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This question is about acts_as_taggable_on but I believe it applies to tagging in general.

Is it appropriate to use tags to store little details about a user's activity, such as their interaction history?

For example: our user last wanted the demo panel closed, so we store this as a tag called home_demo_closed, which is then easily searchable on the next page load.

The alternative is adding a column to the database every time there's a new point of interaction we want to store. This seems like overkill to me - clunky, lots of work to implement, and too 'fixed' given how rapidly the front-end design can change.

What do you think is the best way to proceed with this - is there a design flaw with using tags for 'creative' purposes like this that I'm not considering?

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Philosophically, it seems like a "tag" would be the wrong thing to use here - a tag is a way of indexing a data object with one or more searchable or categorizable terms. That having been said, the underlying technology (a many-to-many relationship with data objects on one side and atomic data elements on the other) is a perfectly viable approach. I'd probably go ahead and create a fresh table preferences and a join table user_preference_settings, just from a code readability perspective.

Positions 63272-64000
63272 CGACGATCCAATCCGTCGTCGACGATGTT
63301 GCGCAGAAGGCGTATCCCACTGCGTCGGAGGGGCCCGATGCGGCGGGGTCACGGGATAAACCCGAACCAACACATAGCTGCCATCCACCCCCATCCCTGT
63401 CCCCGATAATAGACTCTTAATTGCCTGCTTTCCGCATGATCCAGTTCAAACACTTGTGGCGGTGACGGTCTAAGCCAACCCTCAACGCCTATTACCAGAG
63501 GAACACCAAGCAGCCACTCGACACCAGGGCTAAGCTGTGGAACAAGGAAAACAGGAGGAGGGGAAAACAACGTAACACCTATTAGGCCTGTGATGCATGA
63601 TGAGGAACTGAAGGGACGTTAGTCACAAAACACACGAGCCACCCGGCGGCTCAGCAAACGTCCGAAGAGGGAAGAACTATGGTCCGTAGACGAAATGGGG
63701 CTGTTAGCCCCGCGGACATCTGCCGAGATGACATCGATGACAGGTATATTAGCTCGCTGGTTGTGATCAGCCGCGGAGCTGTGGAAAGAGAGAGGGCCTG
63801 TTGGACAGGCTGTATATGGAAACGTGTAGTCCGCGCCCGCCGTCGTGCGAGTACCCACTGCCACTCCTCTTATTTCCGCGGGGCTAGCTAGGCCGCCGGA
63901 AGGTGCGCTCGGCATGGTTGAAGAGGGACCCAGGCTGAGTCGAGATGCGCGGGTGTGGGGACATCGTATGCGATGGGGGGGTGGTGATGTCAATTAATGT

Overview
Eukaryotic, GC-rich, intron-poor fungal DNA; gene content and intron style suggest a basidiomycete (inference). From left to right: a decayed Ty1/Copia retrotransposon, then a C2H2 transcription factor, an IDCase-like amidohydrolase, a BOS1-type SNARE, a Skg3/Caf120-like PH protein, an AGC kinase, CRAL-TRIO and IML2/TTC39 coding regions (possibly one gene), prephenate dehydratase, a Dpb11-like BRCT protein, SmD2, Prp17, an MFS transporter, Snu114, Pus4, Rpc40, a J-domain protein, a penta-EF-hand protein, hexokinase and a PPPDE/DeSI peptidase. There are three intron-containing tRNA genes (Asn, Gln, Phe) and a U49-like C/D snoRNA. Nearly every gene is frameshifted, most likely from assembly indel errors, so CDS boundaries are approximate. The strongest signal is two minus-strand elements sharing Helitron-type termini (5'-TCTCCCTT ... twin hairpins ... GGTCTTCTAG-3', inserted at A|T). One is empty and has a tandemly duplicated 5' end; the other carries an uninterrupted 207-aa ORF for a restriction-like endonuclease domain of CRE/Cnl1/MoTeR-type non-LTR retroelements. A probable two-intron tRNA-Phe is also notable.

It's like the old joke about the physics student who was asked how he would learn the height of a building using a barometer. The answer he gave was "Drop the barometer off the top of the building, and time how long it takes to hit the ground." Clever, effective, but certainly not the answer someone else would expect to find. :)

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